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1

There are some common ones that will crop up again and again in almost all pop genres and I hear these in house quite a lot: (these are in Am or C for simplicity) C | G | Am | F Am | F | C | G C | G | Em | F F | G | Am | Am Am | C | Em | D By examination you can see the general theme is using C, Am, and F. 1, 3, 6 or 1, 4, 6 in the case of C progressions. ...


1

Sure, even within limits of the most traditional tonal harmony, you naturally have some major and some minor (and one diminshed, to be thorough) chords within a major tonality. let's take for example the tonality of C major, and produce the natural (more properly "diatonic") chords (more properly, "triads") contained in this tonality, one per degree of the ...


1

It's very likely that the mode that Janam Janam uses is very much like the West's Phrygian mode, which features a flat second degree (B♭ in this case), which acts as an upper leading tone to the tonic. It would be common to set such a leading tone with ♭II (B♭ major in this case) or ♭vii6 (G minor in first inversion). It's also quite common with minor-like ...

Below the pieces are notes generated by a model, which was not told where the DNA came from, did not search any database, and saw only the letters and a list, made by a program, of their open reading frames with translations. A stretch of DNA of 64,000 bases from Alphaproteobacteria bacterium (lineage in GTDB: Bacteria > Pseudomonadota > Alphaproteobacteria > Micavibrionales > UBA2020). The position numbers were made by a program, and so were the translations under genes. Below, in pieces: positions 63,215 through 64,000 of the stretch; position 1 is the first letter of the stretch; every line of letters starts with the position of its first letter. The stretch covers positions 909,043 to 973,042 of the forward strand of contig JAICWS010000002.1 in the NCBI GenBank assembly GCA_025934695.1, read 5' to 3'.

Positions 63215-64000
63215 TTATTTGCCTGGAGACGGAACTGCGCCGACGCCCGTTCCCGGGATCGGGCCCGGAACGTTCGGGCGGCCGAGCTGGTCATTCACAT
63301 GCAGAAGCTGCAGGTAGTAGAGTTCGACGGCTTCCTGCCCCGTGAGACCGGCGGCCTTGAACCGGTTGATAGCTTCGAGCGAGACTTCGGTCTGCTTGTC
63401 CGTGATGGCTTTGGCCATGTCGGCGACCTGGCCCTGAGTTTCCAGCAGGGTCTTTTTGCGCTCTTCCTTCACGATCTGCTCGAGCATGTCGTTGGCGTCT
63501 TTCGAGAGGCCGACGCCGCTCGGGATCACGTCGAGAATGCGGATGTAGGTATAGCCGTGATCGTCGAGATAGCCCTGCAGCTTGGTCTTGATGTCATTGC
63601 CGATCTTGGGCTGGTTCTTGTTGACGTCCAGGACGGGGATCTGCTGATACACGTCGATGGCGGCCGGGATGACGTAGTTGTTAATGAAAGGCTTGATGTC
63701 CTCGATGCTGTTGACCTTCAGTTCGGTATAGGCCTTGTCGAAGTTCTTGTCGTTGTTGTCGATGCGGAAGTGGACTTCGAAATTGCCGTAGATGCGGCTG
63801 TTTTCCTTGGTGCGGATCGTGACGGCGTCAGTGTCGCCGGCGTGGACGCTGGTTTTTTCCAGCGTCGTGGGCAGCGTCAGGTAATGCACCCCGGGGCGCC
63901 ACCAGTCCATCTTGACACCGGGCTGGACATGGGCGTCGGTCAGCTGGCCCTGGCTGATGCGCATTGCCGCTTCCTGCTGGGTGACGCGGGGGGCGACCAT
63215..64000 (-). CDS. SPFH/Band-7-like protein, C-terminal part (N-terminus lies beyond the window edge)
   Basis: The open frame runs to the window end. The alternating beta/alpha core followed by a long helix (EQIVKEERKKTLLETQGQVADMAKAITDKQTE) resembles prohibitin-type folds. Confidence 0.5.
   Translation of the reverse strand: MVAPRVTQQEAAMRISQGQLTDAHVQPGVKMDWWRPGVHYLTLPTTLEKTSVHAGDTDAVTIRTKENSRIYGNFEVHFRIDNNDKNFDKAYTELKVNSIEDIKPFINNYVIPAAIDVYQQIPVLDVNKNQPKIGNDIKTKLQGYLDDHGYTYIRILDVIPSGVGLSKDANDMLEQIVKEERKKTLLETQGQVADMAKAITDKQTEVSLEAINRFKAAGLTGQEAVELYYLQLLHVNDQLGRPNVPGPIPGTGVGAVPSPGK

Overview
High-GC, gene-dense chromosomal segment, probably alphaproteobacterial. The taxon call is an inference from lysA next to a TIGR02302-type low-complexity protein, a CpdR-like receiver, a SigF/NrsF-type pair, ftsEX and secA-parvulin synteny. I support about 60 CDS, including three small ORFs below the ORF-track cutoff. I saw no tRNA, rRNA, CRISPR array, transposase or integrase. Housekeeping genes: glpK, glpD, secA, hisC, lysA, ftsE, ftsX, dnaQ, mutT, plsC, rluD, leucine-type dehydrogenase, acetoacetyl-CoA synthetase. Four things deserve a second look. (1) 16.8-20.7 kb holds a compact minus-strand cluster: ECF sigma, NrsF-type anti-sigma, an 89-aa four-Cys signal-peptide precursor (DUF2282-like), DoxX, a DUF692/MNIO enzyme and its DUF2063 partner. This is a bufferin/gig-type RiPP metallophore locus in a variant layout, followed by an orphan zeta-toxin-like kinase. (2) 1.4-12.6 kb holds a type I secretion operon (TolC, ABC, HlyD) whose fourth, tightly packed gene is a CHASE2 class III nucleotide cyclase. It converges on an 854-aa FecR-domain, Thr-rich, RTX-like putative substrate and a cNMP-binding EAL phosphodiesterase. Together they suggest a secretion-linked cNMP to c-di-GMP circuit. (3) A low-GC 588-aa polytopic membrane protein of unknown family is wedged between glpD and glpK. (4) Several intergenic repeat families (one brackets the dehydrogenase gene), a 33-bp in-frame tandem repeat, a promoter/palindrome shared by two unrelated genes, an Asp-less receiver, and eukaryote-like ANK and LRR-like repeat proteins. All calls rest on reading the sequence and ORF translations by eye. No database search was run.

-1

If you finger pick for example you can use your regular dominant seventh shapes and just not play the string which is the fifth in your shape. You can pick these notes together or you can roll your chords. So for instance in your open E dominant seventh chord which looks like this. Th fifth of E7 is the B. SO you can just omit those notes from your chord. ...


2

As an addition to Tim's answer, the two most common guitar voicings for dominant seventh chords with the fifth omitted and the root as the lowest note are (e.g., for C7, from low to high E string): 8 X 8 9 X X and X 3 2 3 X X Since you mute three out of the six strings, these shapes can be shifted. They are very common in a blues and jazz context. They ...


2

The fifth of a chord can safely be dropped in any inversion. The fifth of a chord (perfect fifth) is always going to be the same note in reference to the root. Thus, root=A, means P5=E. It can't matter when there is a different voicing, as P5 will always be the same note in the same key. It has been said of a dominant chord on guitar that the 3 (C#) and b7 ...



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